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Bessemer Process
The bessemer process consists of charging molten pig iron int...

Conclusions
Martien was probably never a serious contender for the honor ...

Hints For Tool Steel Users
Do not hesitate to ask for information from the maker as to t...

Oil-hardening Steel
Heat slowly and uniformly to 1,450 deg.F. and forge thorough...

Affinity Of Nickel Steel For Carbon
The carbon- and nickel-steel gears are carburized separately...

Effects Of Proper Annealing
Proper annealing of low-carbon steels causes a complete solu...

Making Steel Balls
Steel balls are made from rods or coils according to size, st...

Phosphorus
PHOSPHORUS is an element (symbol P) which enters the metal fr...

The Quenching Tank
The quenching tank is an important feature of apparatus in c...

Annealing Of High-speed Steel
For annealing high-speed steel, some makers recommend using g...

Highly Stressed Parts
The highly stressed parts on the Liberty engine consisted of ...

Uses Of The Various Tempers Of Carbon Tool Steel
DIE TEMPER.--No. 3: All kinds of dies for deep stamping, pres...

Surface Carburizing
Carburizing, commonly called case-hardening, is the art of pr...

Detrimental Elements
Sulphur and phosphorus are two elements known to be detrimen...

The Forging Of Steel
So much depends upon the forging of steel that this operation...

Judging The Heat Of Steel
While the use of a pyrometer is of course the only way to hav...

Critical Points
One of the most important means of investigating the properti...

Carburizing Low-carbon Sleeves
Low-carbon sleeves are carburized and pushed on malleable-ir...

High-carbon Machinery Steel
The carbon content of this steel is above 30 points and is ha...

Rate Of Cooling
At the option of the manufacturer, the above treatment of gea...



For Milling Cutters And Formed Tools






Category: HIGH-SPEED STEEL

FORGING.--Forge as before.--ANNEALING.--Place the steel in a pipe,
box or muffle. Arrange the steel so as to allow at least 1 in.
of packing, consisting of dry powder ashes, powdered charcoal,
mica, etc., between the pieces and the walls of the box or pipe.
If using a pipe close the ends. Heat slowly and uniformly to a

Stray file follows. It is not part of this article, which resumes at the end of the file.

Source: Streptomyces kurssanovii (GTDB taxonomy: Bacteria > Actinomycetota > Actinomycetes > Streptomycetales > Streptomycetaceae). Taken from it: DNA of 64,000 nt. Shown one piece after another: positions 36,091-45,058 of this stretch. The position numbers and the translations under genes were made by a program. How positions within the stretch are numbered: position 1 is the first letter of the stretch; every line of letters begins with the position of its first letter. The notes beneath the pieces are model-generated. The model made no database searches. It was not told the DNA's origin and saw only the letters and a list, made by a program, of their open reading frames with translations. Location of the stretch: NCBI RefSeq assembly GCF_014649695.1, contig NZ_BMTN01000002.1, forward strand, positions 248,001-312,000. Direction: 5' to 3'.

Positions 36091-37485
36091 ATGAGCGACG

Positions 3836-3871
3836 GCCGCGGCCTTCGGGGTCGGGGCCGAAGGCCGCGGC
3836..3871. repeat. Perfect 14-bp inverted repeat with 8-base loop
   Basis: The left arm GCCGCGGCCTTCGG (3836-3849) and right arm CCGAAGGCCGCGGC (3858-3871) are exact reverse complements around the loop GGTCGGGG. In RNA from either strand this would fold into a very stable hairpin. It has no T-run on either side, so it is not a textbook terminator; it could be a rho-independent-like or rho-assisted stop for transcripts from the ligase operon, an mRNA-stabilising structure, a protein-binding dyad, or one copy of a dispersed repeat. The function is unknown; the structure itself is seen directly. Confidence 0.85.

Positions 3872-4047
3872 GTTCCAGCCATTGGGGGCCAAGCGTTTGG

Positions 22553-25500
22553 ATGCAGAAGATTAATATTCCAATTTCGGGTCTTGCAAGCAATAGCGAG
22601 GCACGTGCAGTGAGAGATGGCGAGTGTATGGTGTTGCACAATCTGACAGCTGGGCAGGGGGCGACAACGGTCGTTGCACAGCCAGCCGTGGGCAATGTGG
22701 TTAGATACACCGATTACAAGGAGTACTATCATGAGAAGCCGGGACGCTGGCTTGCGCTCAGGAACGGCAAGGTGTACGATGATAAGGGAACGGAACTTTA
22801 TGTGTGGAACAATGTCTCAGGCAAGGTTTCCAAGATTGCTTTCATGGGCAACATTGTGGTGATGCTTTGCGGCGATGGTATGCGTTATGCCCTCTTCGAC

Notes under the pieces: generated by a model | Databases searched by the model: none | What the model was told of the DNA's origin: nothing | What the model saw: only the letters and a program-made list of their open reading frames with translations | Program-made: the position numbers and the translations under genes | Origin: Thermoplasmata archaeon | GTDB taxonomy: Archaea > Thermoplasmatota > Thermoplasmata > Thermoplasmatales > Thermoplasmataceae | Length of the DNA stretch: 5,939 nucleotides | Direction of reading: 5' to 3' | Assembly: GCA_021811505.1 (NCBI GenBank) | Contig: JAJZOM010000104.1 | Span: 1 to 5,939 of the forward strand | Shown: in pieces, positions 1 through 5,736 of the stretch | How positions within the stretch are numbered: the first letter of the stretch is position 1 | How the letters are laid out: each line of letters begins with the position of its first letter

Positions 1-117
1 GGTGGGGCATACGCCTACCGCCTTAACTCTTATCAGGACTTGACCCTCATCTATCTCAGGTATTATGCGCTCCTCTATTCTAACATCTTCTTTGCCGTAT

cherry red, 1,375 to 1,450 deg.F. according to size. Hold the steel at
this temperature until the heat has thoroughly saturated through
the metal, then allow the muffle box and tools to cool very slowly
in a dying furnace or remove the muffle with its charge and bury
in hot ashes or lime. The slower the cooling the softer the steel.

The heating requires from 2 to 10 hr. depending upon the size of
the piece.

HARDENING AND TEMPERING.--It is preferable to use two furnaces
when hardening milling cutters and special shape tools. One furnace
should be maintained at a uniform temperature from 1,375 to 1,450 deg.F.
while the other should be maintained at about 2,250 deg.F. Keep the
tool to be hardened in the low temperature furnace until the tool
has attained the full heat of this furnace. A short time should be
allowed so as to be assured that the center of the tool is as hot
as the outside. Then quickly remove the tool from this preheating
furnace to the full heat furnace. Keep the tool in this furnace only
as long as is necessary for the tool to attain the full temperature
of this furnace. Then quickly remove and quench in oil or in a
dry air blast. Remove before the tool is entirely cold and draw
the temper in an oil bath by raising the temperature of the oil
to from 500 to 750 deg.F. and allow this tool to remain, at this
temperature, in the bath for at least 30 min., insuring uniformity
of temper; then cool in the bath, atmosphere or oil.

If higher drawing temperatures are desired than those possible
with oil, a salt bath can be used. A very excellent bath is made
by mixing two parts by weight of crude potassium nitrate and three
parts crude sodium nitrate. These will melt at about 450 deg.F. and
can be used up to 1,000 deg.F. Before heating the steel in the salt
bath, slowly preheat, preferably in oil. Reheating the hardened
high-speed steel to 1,000 deg.F. will materially increase the life
of lathe tools, but milling and form cutters, taps, dies, etc.,
should not be reheated higher than 500 to 650 deg.F., unless extreme
hardness is required, when 1,100 to 1,000 deg.F., will give the hardest
edge.





Next: Instructions For Working High-speed Steel

Previous: Lathe And Planer Tools



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